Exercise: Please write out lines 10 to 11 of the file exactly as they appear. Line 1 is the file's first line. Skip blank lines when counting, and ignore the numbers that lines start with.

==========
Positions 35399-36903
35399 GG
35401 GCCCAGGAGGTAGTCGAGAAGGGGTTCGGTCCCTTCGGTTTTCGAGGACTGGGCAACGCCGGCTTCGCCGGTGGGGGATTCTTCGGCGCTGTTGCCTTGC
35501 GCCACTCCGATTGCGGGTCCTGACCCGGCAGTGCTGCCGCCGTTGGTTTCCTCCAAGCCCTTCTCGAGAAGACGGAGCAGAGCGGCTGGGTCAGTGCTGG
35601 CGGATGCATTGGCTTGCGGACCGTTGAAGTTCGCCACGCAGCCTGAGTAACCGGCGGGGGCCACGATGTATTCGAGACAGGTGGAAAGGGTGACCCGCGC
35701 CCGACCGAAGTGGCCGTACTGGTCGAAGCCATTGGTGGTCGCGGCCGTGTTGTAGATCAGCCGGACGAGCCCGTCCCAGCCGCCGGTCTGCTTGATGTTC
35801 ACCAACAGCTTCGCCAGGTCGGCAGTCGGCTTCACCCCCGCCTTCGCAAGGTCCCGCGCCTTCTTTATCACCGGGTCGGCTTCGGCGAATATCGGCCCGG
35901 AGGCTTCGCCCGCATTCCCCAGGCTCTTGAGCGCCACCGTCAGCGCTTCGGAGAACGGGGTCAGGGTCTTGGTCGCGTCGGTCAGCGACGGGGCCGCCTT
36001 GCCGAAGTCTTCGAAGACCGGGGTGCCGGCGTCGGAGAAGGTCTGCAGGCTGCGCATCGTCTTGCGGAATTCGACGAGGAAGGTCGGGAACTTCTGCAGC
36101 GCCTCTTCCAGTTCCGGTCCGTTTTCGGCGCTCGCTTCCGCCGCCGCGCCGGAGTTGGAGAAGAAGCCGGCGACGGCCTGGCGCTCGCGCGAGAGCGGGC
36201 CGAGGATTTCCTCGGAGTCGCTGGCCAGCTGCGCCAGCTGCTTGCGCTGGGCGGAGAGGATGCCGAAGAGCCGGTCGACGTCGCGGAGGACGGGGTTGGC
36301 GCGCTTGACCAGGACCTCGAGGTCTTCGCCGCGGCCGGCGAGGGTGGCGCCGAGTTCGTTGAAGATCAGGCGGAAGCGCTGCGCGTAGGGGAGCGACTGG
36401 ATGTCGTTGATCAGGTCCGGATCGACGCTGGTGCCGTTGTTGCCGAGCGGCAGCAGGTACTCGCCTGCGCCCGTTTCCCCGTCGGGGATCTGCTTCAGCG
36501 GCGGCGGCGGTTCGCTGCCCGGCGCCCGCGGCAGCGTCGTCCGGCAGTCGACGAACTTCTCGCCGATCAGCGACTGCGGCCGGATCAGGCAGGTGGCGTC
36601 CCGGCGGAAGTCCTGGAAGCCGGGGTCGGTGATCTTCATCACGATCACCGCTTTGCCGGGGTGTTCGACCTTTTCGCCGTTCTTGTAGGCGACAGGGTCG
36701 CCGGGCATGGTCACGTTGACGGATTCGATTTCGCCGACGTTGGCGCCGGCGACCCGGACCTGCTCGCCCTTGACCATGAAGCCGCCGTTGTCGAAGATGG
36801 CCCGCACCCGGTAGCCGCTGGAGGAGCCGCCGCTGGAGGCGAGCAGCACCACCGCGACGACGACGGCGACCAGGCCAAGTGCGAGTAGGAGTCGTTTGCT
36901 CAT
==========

36101 GCCTCTTCCAGTTCCGGTCCGTTTTCGGCGCTCGCTTCCGCCGCCGCGCCGGAGTTGGAGAAGAAGCCGGCGACGGCCTGGCGCTCGCGCGAGAGCGGGC
36201 CGAGGATTTCCTCGGAGTCGCTGGCCAGCTGCGCCAGCTGCTTGCGCTGGGCGGAGAGGATGCCGAAGAGCCGGTCGACGTCGCGGAGGACGGGGTTGGC